(We are rerunning this article from Oct. 13, 2010 as a companion piece to Murray Hunter’s adjoining article to give specifics of exactly how rent-seeking and institutional corruption eventually enveloped the economy.)
In the 1980s and 1990s, Halim Saad and Tajudin Ramli were two of Malaysia’s brightest stars, picked by former Prime Minister Mahathir Mohamad to lead the country’s ethnic Malays onto the national stage as exemplars of a new Bumiputera business culture that would catch up with the ethnic Chinese who had dominated commerce as long as Malaysia had been in existence.
When Mahathir took office, insiders say, his plan was to create a cadre of 100 super-rich bumis who in turn would help rural Malays into prosperity under a konsep payung, or umbrella concept routed through the United Malays National Organization, much the way he envisioned driving the country into industrialization through massive projects.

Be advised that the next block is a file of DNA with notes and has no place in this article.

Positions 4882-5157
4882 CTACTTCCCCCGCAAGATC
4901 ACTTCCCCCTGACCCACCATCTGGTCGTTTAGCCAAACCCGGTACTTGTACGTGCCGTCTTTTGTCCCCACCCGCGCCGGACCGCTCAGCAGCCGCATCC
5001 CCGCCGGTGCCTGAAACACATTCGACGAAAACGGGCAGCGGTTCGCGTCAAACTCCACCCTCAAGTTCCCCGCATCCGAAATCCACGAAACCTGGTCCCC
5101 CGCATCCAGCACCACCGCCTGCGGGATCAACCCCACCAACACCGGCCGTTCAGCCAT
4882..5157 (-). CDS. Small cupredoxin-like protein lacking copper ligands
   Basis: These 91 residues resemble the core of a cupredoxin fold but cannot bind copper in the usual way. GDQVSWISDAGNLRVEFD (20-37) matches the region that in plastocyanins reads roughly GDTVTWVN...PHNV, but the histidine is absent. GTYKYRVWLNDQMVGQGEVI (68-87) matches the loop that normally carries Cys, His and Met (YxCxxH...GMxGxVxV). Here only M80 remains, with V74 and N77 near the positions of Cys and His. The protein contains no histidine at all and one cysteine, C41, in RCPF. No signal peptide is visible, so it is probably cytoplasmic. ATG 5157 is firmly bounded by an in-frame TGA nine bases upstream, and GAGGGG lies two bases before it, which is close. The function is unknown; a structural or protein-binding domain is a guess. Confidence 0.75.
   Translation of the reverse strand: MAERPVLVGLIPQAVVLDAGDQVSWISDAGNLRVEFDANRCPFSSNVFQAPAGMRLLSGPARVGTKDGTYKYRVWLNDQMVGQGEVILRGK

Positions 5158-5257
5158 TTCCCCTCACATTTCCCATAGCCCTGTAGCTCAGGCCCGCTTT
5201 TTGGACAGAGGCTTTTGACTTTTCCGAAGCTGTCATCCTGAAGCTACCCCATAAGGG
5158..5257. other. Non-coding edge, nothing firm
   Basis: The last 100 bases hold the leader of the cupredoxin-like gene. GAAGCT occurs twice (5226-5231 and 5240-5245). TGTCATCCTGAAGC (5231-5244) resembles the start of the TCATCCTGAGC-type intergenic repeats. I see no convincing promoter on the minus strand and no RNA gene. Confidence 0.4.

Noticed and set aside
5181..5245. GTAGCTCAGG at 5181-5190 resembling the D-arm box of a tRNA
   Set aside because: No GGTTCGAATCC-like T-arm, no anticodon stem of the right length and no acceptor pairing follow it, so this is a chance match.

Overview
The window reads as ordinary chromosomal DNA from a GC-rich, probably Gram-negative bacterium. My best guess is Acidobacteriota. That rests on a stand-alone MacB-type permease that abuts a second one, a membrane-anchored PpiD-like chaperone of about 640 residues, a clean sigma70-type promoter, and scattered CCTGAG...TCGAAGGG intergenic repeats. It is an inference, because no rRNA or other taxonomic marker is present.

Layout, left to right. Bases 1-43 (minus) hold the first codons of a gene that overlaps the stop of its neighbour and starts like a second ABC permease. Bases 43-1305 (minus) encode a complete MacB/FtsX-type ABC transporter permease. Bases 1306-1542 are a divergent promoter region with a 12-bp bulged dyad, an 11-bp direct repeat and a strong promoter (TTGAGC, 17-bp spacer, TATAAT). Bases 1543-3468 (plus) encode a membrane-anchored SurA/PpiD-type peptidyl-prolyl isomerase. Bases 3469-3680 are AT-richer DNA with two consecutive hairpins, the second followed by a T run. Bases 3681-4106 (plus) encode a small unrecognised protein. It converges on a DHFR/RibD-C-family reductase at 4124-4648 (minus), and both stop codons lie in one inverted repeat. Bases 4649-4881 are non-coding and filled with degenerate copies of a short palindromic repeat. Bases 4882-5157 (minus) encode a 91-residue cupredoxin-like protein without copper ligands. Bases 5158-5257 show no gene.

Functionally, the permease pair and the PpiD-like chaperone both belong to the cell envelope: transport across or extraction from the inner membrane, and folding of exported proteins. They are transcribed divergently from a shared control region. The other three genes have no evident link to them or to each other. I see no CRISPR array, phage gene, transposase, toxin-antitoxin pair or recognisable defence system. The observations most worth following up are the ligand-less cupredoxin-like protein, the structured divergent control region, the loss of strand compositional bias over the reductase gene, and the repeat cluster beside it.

But greed intervened. Once the privileged got rich, there was little incentive to share it with the kampungs, the Malay rural villages. Many of the companies eventually collapsed and are being supported by government institutions such as Kazanah Nasional, the country’s sovereign investment fund, or the Employee Provident Fund.
Rise of the Umnoputeras
Although the Umno connection was widely assumed during Mahathir’s 22 year reign as prime minister, today a flock of explosive court documents filed in different Kuala Lumpur courts appear to be breaking open conclusively the open secret that Tajudin and Halim and others were essentially front men for Umno, the country’s biggest ethnic political party and part of a class of rentier businessmen who became known as Umnoputeras, a play on the word Bumiputera, or native Malaysians, predominantly ethnic Malays.